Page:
KAS AREA RUGS - KAS AREA

Kas Area Rugs - Get Rid Of Cat Urine Smell In Carpet - Bespoke Area Rug

Kas Area Rugs


kas area rugs
    area rugs
  • A rug that covers only a part of a floor in a room
  • (area rug) a rug that only covers part of the floor of a room; a carpet
  • (Area Rug) A rug intended to cover a limited area of a floor. Area rugs come in a variety of different materials, including wool, leather, silk and more.
  • Rugs are also woven or felted from fibers, but are smaller than the room in which they are located, have a finished edge, and usually lie over another finished floor such as wood flooring.
    kas
  • Kas is the brand name of soft drink produced by PepsiCo. It comes in grapefruit, orange (yellow), lemon (greenish-yellow), bitter (tonic/orange mix), and apple flavors. Kasfruit juices are also offered in multiple flavors.
  • Kas is a small fishing, yachting and tourist town, and a district of Antalya Province of Turkey, 168km west of the city of Antalya. As a tourist town it is relatively unspoiled.
  • Kas was a professional cycling team of the 1960s and 1970s, one of the strongest Spanish teams. It was sponsored by a soft drinks manufacturer, Kas. The team was from Vitoria-Gasteiz, Spain. It wore team a yellow jersey with Kas written in blue.
kas area rugs - Transitions Harmony
Transitions Harmony Ivory Contemporary Rug Size: 8' x 10'
Transitions Harmony Ivory Contemporary Rug Size: 8' x 10'
TRA33278X10 Size: 8' x 10' Hand made contemporary rug Transition from the outdoor world into the simple luxuries inside your home with these rugs. Our Transitions Collection presents an array of simple transitional patterns in Wool with Viscose highlights. Hand-tufted in India, these rugs come in a variety of trendy and timeless colors to create an everlasting presence in any room while setting a simple yet luxurious foundation in any room. No fringe. -Use floor vacuum with no beater bar. -Beautiful in any space. -Professional dry cleaning only. Transition from the outdoor world into the simple luxuries inside your home with these rugs. Features: -Construction: Handmade. -Technique: Tufted. -Material: 100pct Wool with viscose highlights. -Origin: India. -Collection: Transitions. -Color: Ivory. -Pie height: 0.5''. -Cotton backing. -Available in the following sizes:. -30'' x 50''. -3'3'' x 5'3''. -5' x 8'. -8' x 10'. Note: Please be aware that actual colors may vary from those shown on your screen. Accent rugs may also not show the entire pattern that the corresponding area rugs have. Additionally, rugs 8' x 10' and larger may ship Truck Freight.

75% (10)
Groningen, Martinikerk
Groningen, Martinikerk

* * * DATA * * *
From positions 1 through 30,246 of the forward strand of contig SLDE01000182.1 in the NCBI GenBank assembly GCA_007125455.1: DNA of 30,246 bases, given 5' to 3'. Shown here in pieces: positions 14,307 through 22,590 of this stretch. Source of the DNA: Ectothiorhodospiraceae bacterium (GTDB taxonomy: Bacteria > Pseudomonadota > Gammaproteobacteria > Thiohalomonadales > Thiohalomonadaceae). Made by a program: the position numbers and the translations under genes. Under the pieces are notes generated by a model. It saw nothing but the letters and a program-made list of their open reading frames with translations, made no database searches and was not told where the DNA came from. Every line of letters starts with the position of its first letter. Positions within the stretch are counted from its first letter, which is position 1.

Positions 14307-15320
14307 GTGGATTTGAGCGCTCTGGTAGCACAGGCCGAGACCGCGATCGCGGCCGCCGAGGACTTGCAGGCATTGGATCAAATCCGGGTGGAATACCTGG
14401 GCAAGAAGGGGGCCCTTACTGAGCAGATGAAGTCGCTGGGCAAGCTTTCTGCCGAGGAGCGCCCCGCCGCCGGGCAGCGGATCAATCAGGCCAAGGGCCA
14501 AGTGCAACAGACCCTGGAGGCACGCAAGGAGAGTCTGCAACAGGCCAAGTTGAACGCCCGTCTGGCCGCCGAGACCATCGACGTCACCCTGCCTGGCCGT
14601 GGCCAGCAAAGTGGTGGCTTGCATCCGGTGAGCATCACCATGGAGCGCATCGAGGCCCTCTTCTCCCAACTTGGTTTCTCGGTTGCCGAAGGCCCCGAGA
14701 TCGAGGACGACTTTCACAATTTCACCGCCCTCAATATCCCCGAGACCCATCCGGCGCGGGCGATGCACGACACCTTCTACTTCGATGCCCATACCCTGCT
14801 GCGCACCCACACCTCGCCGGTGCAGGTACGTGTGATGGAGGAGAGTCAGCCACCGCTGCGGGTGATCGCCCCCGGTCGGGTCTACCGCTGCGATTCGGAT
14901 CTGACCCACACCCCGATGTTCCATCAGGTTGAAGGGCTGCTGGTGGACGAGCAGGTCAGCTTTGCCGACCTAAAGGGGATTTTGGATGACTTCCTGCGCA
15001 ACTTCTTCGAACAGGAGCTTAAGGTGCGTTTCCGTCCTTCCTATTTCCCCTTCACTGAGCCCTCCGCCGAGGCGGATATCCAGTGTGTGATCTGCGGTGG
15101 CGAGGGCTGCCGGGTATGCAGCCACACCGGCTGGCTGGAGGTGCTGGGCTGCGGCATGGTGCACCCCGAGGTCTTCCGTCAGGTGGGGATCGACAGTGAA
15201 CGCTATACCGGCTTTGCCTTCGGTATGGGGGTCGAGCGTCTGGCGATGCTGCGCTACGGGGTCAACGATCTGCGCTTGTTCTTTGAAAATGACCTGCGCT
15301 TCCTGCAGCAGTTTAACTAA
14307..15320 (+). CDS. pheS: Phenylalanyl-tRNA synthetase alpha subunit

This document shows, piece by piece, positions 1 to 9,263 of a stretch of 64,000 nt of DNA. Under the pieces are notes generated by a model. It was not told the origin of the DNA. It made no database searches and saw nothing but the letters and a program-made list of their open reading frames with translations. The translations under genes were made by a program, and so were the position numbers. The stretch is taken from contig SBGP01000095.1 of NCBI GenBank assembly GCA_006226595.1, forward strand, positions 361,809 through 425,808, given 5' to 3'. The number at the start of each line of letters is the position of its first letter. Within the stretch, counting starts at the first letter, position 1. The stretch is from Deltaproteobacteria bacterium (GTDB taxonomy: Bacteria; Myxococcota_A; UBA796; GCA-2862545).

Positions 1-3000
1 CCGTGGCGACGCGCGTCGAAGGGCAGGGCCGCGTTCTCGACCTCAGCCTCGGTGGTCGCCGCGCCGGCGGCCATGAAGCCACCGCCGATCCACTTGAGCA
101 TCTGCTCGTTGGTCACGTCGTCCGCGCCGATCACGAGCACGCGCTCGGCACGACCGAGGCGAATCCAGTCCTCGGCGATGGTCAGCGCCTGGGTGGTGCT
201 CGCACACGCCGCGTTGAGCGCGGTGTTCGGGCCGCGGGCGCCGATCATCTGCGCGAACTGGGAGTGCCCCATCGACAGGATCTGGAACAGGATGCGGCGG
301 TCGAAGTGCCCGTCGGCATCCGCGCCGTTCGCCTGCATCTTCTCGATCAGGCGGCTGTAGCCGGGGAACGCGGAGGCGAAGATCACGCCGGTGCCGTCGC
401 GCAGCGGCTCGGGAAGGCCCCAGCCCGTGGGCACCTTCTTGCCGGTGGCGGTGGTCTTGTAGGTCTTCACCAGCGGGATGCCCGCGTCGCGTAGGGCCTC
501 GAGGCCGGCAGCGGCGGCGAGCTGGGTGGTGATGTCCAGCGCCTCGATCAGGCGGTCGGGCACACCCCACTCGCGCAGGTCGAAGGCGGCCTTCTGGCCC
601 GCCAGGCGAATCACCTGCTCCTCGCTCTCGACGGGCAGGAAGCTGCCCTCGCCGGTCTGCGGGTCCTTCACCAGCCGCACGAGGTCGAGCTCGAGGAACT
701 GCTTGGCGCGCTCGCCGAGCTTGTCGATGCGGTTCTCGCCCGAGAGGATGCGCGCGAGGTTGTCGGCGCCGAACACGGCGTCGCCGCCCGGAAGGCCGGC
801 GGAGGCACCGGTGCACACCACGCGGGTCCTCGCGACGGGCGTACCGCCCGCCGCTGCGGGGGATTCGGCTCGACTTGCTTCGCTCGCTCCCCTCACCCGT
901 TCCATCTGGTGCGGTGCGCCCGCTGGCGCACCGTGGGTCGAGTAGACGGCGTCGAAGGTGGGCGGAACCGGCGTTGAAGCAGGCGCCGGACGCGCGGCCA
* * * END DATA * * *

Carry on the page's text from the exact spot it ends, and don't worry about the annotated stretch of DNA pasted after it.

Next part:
Groningen, Martinikerk - Johan then Damme, 1479/Andreas de Mare, 1542/Anthonie Verbeeck, 1627/Arp Schnitger, 1692/Albertus Anthoni Hinsz, 1729/Jurgen Ahrend, 1976-1984 Detail rugwerk: Pijpveld aan zijkant kas met loos pijpveld The story of the organ in the Martinikerk in Groningen, begins around 1479, when Johan then Damme (from the small town of Appingedam, in the Groningen area) together with Rudolf Agricola (in his time a famous humanist and organ expert, known throughout entire Europe), built a two manual (?) organ. This organ was finished in 1481. Before the Then Damme organ, there probably was a predecessor organ, maybe even built before 1350. Around 1542, Andreas de Mare (?) rebuilt the Then Damme organ, using many parts from that organ, both pipework and case parts. After this, the organ had a 'hoofdwerk', a 'rugwerk' and a 'bovenwerk', and probably a small pedal division (in those days it was usage to make the pedal division purely for playing a Cantus Firmus, with a few stops. Probably a Trompet 8' and a 4' or 2' reed). Anthoni Verbeeck repaired the organ in 1627 and enlarged it. In 1687 Jan Helman started a rebuilding of the organ, but the quality of his work was below the level of acceptance (maybe his profession, watch and clock repairman, had something to do with that....). The town of Groningen asked Arp Schnitger to finish the work Helman was started and they must have been so impessed by Schnitger's work, that they gave him a second contract for the manufacturing of the two 32' pedal towers. In 1729, Franz Caspar Schnitger (son of Arp), was asked to make a new 'rugwerk'. During the preparations of this assignment, Franz Caspar Schnitger died, and Albertus Anthoni Hinsz finished the work (wich consisted of building the entire new 'rugwerk' from scratch) on behalf of Franz Caspar's widow. Hinsz later married the widow. In 1740 Hinsz worked on the organ again and, amongst other things, he made his first 'cornet' (a labial aliquot, (8', 4'), 2 2/3', 2' and 1 3/5'), in 1740 an oddity in north european organs (from my knowledge, I don't know any organ in the north german organ tradition that has such a 'labial cornet' amongst its stops). In the 19th century several local organ builders changed or repaired the organ. Nicolaas Lohman replaced in 1816 a few stops. Lohman's Salicet 8' is still on the hoofdwerk-wind chest, just as the Vlakfluit 2' in the same part of the organ. In 1831 and 1850, Petrus van Oeckelen 'restored' the organ (changed it into a more fashionable organ), but still a large part of the stops from renaissance days kept remained. In 1939, the organ was electrified by Fa. J.de Koff & Zoon from Utrecht. The old keyboard was disconnected, but was left in its original place. The major part of the reed stops were replaced bij 'industrial ones', made by the German company Carl Giesecke. Under the highly controversional advisorship of Mr. Arie Bouman, the organ was changed into an early example of a 'neo-baroque organ' (compare this line of action with the history of the Schnitger organ in the Jacobikirche in Hamburg (although never 'electrified'), which was modernized in 1925-30, directed by Hans Henny Jahn, one of the founders of the 'Orgelbewegung'). In 1976, Jurgen Ahrend from Leer (Germany) restored the rug werk and the bovenwerk, in 1984 the hoofdwerk and pedaal followed. Nowadays, the organ in the same condition as it was before 1740. Some stops (as mentioned the salicet and the vlakfluit) made after 1740 were conserved. The labial cornet, made by Hinsz, didn't survive. The temperament of the organ is Neidhardt III.